“What a whale of a wonderful read this is! Queen Victoria and Prince Albert jump forward from these pages in all their full, complex humanity—she, the besotted, emotional wife; and he, the reserved, cool, moralizing spouse. We Two shares a passionate, often frustrating relationship, one fraught with unconscious rivalries. Gillian Gill tells us the full story of a royal marriage that was to have profound effects upon European history—and she does so in a compelling, thoroughly engrossing way.”––Maggie Scarf, author of September Songs


From the Hardcover edition.

Author Q&A

When I was growing up in South Wales, the part of Great Britain best known for coal mines, people like me did not write about royalty. We left that to “nobs” like Countess Longford (alias Elizabeth Longford) who were actually invited to coronations or to people like Cecil Woodham-Smith whose double-barrelled surname and weird given name proclaimed her membership of the elite public (i.e. private) school set. My family was the kind that lined the route on a rare royal visit to our provincial city, waving tiny union jacks.

Until my teens, my sister Rose and I were reared jointly by our mother and her mother. Mummy and Nana lived together all their lives, quarreled every day, but shared a passion for the British royal family. In our house, the pantheon of royals was worshipped with more fervor and regularity than we mustered at the plain little branch of the Church of Wales just around the corner. The royals were glamour and romance, items severely rationed in post-war Britain.

1953, the year of Queen Elizabeth II’s coronation, was a banner year for our family. My mother bought a television set and invited her humbler relatives over to squint at the magnificent event on our twelve inch, black and white set. There followed a street party and my grandmother, who had once apprenticed as a milliner, contrived marvelous costumes for Rose and me. I was actually queen for the day with a long white dress, purple robe, and crown, orb, and scepter.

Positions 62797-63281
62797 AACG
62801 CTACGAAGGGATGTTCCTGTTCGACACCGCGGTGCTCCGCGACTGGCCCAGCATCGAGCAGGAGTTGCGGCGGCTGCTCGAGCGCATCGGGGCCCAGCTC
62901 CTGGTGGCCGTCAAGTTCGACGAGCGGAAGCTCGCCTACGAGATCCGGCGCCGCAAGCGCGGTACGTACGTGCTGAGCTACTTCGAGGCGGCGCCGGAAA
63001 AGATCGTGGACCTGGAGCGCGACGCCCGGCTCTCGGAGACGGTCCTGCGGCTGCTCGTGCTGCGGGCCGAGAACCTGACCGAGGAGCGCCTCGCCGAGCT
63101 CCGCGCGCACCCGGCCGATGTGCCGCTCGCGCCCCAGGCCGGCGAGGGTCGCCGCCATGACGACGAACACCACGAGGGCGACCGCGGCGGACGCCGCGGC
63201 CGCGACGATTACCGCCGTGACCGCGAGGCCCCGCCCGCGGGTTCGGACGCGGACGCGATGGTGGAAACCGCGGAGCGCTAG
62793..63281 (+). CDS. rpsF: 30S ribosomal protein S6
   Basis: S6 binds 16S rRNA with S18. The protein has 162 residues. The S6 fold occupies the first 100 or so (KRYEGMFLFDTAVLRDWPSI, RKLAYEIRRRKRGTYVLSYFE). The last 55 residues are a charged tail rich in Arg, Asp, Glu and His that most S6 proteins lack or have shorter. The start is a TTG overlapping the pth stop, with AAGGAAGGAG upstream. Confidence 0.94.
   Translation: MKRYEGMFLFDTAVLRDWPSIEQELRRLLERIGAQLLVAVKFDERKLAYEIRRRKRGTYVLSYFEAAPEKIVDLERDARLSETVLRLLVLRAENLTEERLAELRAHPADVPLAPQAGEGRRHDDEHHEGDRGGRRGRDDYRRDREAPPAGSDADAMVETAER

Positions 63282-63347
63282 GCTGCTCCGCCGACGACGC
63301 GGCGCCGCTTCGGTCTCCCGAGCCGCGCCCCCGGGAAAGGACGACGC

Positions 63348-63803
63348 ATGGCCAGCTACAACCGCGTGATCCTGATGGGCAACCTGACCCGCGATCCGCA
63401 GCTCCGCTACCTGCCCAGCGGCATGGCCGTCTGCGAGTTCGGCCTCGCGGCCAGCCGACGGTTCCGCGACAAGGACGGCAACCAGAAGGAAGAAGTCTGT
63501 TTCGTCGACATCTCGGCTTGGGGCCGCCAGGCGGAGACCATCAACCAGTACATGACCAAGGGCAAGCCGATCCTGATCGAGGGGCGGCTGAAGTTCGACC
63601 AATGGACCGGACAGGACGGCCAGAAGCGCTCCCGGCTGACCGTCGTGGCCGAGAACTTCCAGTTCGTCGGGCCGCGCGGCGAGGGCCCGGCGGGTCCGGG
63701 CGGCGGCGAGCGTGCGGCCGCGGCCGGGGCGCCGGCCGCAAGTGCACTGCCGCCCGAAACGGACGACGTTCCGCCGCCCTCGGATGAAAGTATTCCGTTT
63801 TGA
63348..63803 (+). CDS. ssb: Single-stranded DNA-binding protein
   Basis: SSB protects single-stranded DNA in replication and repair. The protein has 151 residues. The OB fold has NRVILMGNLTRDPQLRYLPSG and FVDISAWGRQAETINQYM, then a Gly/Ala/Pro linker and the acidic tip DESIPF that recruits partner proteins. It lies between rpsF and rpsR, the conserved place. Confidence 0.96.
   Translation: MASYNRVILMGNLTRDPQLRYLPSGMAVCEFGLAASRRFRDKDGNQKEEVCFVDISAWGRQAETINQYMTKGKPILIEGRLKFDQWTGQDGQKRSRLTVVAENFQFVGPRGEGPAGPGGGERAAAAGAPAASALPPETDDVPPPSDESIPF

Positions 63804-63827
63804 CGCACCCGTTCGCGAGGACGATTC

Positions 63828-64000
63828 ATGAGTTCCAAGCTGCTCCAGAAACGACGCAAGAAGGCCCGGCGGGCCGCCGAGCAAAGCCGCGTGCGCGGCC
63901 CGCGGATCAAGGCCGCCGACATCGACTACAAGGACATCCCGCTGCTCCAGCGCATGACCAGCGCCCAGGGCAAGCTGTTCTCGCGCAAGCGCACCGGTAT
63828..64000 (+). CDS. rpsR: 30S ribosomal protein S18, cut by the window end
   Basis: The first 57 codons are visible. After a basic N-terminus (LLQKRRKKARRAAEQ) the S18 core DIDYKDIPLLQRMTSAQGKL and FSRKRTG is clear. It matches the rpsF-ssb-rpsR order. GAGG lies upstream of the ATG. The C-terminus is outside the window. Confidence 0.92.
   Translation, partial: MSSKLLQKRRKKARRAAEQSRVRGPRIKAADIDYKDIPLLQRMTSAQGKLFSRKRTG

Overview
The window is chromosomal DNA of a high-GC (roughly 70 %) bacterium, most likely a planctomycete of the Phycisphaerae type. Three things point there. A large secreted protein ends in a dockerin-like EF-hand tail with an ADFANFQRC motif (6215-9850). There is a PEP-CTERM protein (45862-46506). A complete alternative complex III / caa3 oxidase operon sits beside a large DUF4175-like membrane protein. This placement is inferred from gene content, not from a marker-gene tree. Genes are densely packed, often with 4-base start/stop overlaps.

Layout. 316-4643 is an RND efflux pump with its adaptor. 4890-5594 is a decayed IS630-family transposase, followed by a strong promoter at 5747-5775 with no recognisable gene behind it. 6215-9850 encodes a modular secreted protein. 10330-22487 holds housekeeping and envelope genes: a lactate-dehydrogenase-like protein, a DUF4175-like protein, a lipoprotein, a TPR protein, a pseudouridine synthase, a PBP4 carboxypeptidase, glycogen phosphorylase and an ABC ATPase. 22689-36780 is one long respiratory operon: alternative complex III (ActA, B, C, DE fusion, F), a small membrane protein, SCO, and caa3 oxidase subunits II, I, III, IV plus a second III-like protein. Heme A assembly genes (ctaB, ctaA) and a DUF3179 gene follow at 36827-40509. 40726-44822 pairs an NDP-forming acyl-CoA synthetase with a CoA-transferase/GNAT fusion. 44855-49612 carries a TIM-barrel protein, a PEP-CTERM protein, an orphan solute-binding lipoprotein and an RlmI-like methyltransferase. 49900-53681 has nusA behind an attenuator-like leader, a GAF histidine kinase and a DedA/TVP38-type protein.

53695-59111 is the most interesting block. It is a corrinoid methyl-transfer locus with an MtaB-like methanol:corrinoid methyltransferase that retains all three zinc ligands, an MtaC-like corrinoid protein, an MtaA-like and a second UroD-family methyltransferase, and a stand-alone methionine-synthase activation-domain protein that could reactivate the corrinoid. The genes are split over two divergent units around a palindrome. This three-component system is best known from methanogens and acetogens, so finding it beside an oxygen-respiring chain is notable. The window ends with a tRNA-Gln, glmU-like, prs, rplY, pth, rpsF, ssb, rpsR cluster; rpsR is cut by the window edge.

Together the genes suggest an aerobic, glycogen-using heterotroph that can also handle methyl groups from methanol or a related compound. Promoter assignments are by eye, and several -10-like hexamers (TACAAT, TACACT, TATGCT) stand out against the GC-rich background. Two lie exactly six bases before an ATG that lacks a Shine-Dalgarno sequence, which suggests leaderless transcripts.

But once my father retired from the Merchant Navy and took his place in the family, his carefully informed left-wing politics took hold of me and my grandmother’s reverence for the royal family began to seem silly and ignorant. When I was about seventeen, I made some flip remark about the abdication of King Edward VIII which so infuriated Nana that she slapped my face. At the time I was shocked and wholly at a loss. Now I think I understand. A handsome and engaging young king had once come to South Wales and spoken movingly of the plight of the miners. Women of my grandmother’s generation had never forgotten it. Like the rest of the general public in Britain, she had been carefully shielded by the press from any knowledge of Edward VIII’s prenuptial dalliances and fascist opinions.

By 1965 I was a graduate of Cambridge University, the first of my family to attend university and a budding academic. When it was announced that the Queen Mother would come to New Hall, my Cambridge college, to open the new buildings, I was blasé to the point of disdain. But when I found myself curtseying and carefully shaking the tips of Her Majesty’s gloved fingers, I was swept away by the mystique of royalty. How delightful the Queen was in person and how proud my grandmother would be when she saw the photo of me with the Queen Mum.

All of which is to explain why my book about Queen Victoria is prefaced by the old English saying: “A cat may look at a king.”

Comments by Gillian Gill, author of We Two: Victoria and Albert: Rulers, Partners, Rivals

Also by Gillian Gill